written by: pearlofafrika•edited by: Ronda Bowen•updated: 6/3/2010
The right mouse will enhance your computer experience, the wrong mouse will make you hurt. Read on to find the best mouse for you.
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Going Mouse Shopping
For most people, mouse shopping isn't on the top of their must-shop for computer list, but it should be. Choosing the right mouse makes the difference between scrolling in pain, and scrolling in comfort. Most computers purchased come with a standard mouse, but this mouse may not be compatible or comfortable for your specific uses. This is why it's important to purchase a mouse separately. With so many choices now available, it can be dizzying to know what option is right for you. In this article, we'll go over the most popular mice and the pros and cons of each. Choose the right mouse to avoid common problems like wrist pain and carpal tunnel syndrome.
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Mouse Connection Choices - USB
Most computer mouse options connect via a USB cable. In the old days, they connected through serial ports, but the newer computers no longer have this option. Serial ports were slow and limiting. With USB, you receive a faster connection, which means that the pointer moves as you do. These USB mice can connect directly to your PC or to your keyboard (if it has a USB port).
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Go Wireless with Your Mouse
Aside from USB (or wired) mouse options, there is another option available, which is wireless. A mireless mouse is a great alternative because you don't have to deal with messy cords. A wireless mouse works much the same way that remote controls do, which is a potential drawback because this option requires precise alignment with the sensor, especially when it comes to the less expensive brands. Another drawback is that your wireless mouse may require AA batteries, which can continually drain your budget.
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Mouse Configuration Choices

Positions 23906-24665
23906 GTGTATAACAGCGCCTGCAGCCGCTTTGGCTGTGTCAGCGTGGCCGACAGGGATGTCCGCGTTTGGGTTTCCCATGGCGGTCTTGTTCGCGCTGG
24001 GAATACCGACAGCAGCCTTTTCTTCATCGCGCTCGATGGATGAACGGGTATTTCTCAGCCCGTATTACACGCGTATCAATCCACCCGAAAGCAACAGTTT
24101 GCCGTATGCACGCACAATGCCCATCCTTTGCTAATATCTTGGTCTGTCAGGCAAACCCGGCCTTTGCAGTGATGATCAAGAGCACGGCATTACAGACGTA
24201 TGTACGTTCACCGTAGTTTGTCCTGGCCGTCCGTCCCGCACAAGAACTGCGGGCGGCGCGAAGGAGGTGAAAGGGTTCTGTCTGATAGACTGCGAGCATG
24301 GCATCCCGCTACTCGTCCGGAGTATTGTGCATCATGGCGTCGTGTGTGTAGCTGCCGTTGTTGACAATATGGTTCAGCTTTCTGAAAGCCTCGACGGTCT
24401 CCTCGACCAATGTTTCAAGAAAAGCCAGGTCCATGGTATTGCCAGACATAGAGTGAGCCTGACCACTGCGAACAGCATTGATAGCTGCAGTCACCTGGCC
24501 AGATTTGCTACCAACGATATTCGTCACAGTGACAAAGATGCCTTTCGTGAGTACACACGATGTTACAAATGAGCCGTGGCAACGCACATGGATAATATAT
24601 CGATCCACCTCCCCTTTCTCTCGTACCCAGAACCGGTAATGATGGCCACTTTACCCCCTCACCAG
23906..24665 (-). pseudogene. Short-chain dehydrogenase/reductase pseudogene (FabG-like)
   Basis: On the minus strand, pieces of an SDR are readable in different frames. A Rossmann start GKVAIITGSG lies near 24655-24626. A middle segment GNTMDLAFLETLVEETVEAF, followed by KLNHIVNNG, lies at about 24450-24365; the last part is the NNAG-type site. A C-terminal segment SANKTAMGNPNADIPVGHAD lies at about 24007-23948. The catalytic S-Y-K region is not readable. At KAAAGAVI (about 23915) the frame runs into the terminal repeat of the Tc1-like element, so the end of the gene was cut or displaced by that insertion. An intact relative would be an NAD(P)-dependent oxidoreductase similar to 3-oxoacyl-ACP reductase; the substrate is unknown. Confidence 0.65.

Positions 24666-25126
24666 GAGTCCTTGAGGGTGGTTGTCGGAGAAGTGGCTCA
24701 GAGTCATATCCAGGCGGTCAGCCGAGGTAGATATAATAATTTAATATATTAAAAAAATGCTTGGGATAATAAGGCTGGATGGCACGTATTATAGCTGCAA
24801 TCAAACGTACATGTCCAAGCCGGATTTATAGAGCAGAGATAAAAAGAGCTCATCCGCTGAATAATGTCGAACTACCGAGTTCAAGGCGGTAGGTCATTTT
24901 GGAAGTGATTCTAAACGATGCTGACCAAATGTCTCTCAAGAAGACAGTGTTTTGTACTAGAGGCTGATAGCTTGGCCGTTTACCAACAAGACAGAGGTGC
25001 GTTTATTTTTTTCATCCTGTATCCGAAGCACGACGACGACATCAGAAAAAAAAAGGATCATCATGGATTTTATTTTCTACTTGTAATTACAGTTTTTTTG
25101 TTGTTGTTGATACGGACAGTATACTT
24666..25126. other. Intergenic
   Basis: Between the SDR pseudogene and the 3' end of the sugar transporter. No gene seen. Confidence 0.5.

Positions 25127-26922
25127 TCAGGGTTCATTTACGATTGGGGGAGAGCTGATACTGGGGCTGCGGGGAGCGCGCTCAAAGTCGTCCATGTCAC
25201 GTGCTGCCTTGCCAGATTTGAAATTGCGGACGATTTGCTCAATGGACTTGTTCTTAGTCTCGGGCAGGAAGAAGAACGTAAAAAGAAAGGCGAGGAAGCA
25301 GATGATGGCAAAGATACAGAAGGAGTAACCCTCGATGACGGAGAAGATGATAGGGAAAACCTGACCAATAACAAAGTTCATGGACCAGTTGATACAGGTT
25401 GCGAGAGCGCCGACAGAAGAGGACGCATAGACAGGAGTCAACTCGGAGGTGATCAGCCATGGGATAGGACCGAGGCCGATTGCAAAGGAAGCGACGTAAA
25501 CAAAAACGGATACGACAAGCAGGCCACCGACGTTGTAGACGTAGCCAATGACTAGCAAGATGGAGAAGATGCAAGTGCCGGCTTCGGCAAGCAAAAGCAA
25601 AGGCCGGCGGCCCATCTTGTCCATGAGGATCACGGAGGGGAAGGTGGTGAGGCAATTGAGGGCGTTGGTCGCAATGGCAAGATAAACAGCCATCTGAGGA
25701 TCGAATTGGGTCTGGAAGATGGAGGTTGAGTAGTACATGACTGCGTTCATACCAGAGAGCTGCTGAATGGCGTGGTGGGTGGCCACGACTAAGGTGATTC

Mouse options come in three different configurations: the mechanical, the optical, and the trackball. Let's explore the differences between these.
The mechanical mouse is the the most common type. It has a ball that rolls against the surface of a desk. Also known as a ball mouse, this device requires constant maintenance because the ball attracts lint and dirt from the desk surface. A mechanical mouse may have come by default with your computer purchase, but these products are currently being phased out for the next generation, optical tracking mice.
The Optical mouse differentiates uses a light beam sensor to direct the pointer, instead of a ball. The wonderful thing about this mouse is that you don't need a mousepad (it works best without it), and you don't have clean it, because there are no exposed gears. Most optical mice come with a scrolling wheel, which comes in between the right and left buttons on the mouse. It's a wonderful feature because it allows you to scroll while keeping your hand stable.
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The Trackball Mouse
Finally, there is the trackball mouse. The trackball uses a rolling ball that you control directly to move the cursor. It's like an upside down mechanical mouse. The benefit to this mouse is that you don't move the device around your desk, you only move the rolling ball within the mouse. It's got a huge learning curve, especially if you're accustomed to the traditional mouse. An additional benefit to this mouse is that you minimize shoulder or arm pain because you're not constantly pushing a mouse back and forth, and your hand is stable.
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It's Your Choice
Choosing a mouse isn't overwhelming when you narrow down the benefits of each type. A final bit of advice is to go to the store and physically test the models, and see what works best with you. You may be surprised by results, and your hand will thank you.